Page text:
13. 13. Mahindra, A.M. and Fisher, J.M. (1983) Rabinovitz. Bathocuproine Sulphonate: A Tissue Culture-Compatible Indicator of Copper-Mediated Toxicity. Nature (London), 303, 64-69. https://doi.org/10.1038/303064a0

  14. 14. Berkessel, A., Bolte, M.T. and Nemann, L.S. (1996) Synthesis and X-Ray Crystal Structure of the First Mononuclear Nickel(II) Alkane Thiolate Complex with a Mixed (S,N,N,O) Ligand Field. Chemische Berichte, 129, 1183-1189. https://doi.org/10.1002/cber.19961291007

  15. 15. Kolodziej, A.F. (1994) The Chemistry of Nickel-Containing Enzymes. Progress in Inorganic Chemistry, 41, 493-495.

  16. 16. Aggarwal, R.C. and Singh, B. (1976) Synthesis and Structural Studies of Simple and Mixed Acid Dihydrazide Complexes of Oxovanadium (IV). Transition Metal Chemistry, 1, 161-166.

  17. 17. Ahmed, A.D., Mandal, P.K. and Chaaudhuri, N.R. (1966) Metal Complexes of Malonic Dihydrazide. Journal of Inorganic and Nuclear Chemistry, 28, 2951-2959. https://doi.org/10.1016/0022-1902(66)80022-2

  18. 18. Vogel, A.I. (1961) A Text Book of Quantitative Inorganic Chemistry. Longmans, London.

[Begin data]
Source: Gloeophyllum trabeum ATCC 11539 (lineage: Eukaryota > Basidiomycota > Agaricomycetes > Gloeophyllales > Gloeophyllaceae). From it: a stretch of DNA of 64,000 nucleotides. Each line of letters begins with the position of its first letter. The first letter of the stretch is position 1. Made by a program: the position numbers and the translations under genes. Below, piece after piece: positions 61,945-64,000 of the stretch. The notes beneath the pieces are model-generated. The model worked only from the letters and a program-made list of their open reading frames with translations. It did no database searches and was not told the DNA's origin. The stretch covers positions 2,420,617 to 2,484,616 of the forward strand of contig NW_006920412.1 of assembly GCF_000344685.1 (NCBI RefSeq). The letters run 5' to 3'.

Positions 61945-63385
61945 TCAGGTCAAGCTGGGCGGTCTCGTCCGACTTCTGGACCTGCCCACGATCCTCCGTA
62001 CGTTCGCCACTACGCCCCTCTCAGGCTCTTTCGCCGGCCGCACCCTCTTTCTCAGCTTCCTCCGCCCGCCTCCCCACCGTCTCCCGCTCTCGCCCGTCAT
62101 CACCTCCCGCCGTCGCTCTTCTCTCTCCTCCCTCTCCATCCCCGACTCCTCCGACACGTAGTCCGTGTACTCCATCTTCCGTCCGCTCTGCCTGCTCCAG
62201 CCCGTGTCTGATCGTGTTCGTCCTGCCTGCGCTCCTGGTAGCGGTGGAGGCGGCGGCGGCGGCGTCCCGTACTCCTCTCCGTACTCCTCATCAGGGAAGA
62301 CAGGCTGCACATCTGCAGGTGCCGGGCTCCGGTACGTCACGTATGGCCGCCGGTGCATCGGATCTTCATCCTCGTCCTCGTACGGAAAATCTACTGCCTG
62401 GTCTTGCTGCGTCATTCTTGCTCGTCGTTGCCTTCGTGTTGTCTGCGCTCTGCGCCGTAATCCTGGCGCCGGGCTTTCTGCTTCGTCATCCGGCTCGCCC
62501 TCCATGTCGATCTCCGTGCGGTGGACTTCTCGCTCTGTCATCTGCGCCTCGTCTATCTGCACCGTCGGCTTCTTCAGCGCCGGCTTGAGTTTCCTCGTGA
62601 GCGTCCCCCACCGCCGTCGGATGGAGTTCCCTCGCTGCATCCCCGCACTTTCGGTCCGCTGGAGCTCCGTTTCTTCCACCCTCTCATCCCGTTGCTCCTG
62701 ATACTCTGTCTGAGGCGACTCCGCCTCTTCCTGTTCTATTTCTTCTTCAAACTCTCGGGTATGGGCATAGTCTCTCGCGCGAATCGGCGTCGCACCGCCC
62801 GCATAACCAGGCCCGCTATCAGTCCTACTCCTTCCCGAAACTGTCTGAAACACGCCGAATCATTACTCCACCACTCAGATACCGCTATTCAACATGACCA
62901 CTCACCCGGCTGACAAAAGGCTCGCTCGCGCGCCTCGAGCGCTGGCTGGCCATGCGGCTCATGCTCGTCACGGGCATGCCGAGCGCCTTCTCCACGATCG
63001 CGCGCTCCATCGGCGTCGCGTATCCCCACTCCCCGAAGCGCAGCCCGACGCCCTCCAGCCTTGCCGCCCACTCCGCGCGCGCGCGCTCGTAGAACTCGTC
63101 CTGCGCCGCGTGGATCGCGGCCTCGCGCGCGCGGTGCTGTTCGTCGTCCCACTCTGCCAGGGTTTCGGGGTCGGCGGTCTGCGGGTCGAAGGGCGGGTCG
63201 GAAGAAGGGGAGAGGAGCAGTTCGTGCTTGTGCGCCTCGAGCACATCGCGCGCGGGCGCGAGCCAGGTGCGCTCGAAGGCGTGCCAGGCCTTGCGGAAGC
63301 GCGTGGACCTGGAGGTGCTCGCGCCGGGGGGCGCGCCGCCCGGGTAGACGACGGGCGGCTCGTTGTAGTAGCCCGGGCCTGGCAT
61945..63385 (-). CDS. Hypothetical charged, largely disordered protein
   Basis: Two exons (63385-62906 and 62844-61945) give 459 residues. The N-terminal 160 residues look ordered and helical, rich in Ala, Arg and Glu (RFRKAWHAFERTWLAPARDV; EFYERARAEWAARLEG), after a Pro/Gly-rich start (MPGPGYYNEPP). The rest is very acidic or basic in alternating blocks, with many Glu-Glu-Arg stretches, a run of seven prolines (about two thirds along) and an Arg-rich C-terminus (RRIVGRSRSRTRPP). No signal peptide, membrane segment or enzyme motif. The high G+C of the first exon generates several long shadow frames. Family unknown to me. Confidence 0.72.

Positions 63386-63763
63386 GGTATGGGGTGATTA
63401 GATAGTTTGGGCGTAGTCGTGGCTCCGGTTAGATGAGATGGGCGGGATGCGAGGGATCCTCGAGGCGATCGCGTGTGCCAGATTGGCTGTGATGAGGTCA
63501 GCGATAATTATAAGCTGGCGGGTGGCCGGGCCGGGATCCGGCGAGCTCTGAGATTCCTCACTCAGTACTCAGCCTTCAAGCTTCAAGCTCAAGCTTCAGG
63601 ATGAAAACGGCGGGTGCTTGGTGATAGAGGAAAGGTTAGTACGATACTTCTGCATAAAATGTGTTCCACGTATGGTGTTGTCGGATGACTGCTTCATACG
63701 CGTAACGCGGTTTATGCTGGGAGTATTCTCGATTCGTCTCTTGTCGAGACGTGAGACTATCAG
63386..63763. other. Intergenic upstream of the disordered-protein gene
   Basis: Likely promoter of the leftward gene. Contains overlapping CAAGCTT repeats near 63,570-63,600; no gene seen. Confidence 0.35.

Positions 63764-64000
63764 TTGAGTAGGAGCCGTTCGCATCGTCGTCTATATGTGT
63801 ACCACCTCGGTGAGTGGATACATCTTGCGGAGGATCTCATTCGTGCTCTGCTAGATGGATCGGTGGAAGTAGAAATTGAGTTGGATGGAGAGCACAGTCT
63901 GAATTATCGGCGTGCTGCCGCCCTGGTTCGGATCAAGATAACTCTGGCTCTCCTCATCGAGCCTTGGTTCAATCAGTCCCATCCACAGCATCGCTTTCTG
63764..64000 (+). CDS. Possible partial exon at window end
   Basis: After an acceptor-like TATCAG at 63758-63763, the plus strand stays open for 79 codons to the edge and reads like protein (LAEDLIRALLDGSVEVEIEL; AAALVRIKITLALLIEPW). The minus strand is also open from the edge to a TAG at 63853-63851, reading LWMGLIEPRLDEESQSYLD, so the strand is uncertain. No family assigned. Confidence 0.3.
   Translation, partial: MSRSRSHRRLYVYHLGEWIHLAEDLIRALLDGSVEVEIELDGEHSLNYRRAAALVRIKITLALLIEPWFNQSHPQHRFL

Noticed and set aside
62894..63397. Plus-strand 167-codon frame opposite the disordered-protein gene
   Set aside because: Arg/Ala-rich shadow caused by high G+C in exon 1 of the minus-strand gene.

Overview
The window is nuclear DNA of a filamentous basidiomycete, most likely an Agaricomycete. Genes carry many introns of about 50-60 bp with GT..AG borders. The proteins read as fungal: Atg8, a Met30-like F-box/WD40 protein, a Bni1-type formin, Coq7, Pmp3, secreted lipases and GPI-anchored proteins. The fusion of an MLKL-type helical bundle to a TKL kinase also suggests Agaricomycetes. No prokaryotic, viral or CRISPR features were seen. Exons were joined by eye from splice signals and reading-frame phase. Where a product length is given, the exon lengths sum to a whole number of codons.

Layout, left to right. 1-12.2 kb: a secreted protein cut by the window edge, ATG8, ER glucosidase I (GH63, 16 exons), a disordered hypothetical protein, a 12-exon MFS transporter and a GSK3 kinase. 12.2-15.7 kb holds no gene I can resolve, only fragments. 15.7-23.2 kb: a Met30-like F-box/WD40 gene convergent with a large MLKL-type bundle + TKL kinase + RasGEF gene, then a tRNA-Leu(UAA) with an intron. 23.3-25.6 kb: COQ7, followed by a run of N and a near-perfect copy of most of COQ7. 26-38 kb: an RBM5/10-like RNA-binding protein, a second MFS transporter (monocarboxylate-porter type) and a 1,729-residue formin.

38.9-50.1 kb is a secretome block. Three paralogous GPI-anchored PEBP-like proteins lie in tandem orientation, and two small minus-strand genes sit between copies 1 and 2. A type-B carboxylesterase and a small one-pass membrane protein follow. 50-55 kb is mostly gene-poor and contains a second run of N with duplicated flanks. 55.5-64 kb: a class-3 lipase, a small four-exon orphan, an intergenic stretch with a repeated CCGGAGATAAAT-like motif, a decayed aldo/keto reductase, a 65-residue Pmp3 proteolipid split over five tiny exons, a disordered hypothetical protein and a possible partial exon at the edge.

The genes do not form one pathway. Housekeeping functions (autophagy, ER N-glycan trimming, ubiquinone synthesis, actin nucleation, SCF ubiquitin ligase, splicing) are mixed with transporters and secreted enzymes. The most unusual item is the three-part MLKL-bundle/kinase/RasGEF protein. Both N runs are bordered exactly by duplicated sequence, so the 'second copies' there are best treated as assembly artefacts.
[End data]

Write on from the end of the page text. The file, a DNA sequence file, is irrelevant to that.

19. 19. Lewis, L. and Wilkins, R.G. (1960) Modern Coordination Chemistry. Interscience, New York.

  20. 20. Geary, W.J. (1971) The Use of Conductivity Measurements in Organic Solvents for the Characterisation of Coordination Compounds. Coordination Chemistry Reviews, 7, 81-122. https://doi.org/10.1016/S0010-8545(00)80009-0

  21. 21. Al-Ashqar, S.M. and Mostafa, M.M. (2008) Synthesis of Some Novel CoII and CoIII Complexes by Tribochemical Reactions using KI with Some Derivatives of Thiosemicarbazide Complexes Derived from Girard’s T and P. Spectrochimica Acta, 71, 1321-1326. https://doi.org/10.1016/j.saa.2008.04.003

  22. 22. Burger, K., Ruff, I. and Ruff, F. (1965) Some Theoretical and Practical Problems in the Use of Organic Reagents in Chemical Analysis-IV Infrared and Ultraviolet Spectrophotometric Study of the Dimethylglyoxime Complexes of the Transition Metals. Journal of Inorganic and Nuclear Chemistry, 27, 179-190. https://doi.org/10.1016/0022-1902(65)80208-1

  23. 23. Lever, A.B.P. (1984) Inorganic Electronic Spectroscopy. Elsevier, Amsterdam.

Supplementary

Figure S1. IR spectrum of L in KBr.

Figure S2. IR spectrum of [Cu(L)Cl2] in KBr.

Figure S3. IR spectrum of [Co(L)2(H2O)Cl]Cl in KBr.

Figure S4. IR spectrum of [Cu(L)3]Cl2∙½EtOH in KBr.

Figure S5. IR spectrum of [Co(L)3]Cl2 in KBr.

Figure S6. 1H-NMR spectrum of L in d6-DMSO and D2O.

Figure S7. UV spectrum of [Cu(L)Cl2] in Nujol.

Figure S8. UV spectrum of [Co(L)2(H2O)Cl]ClinNujol.

Figure S9. UV spectrum of [Cu(L)3]Cl2∙½EtOH in Nujol.

Figure S10. UV spectrum of [Co(L)3]Cl2 in Nujol.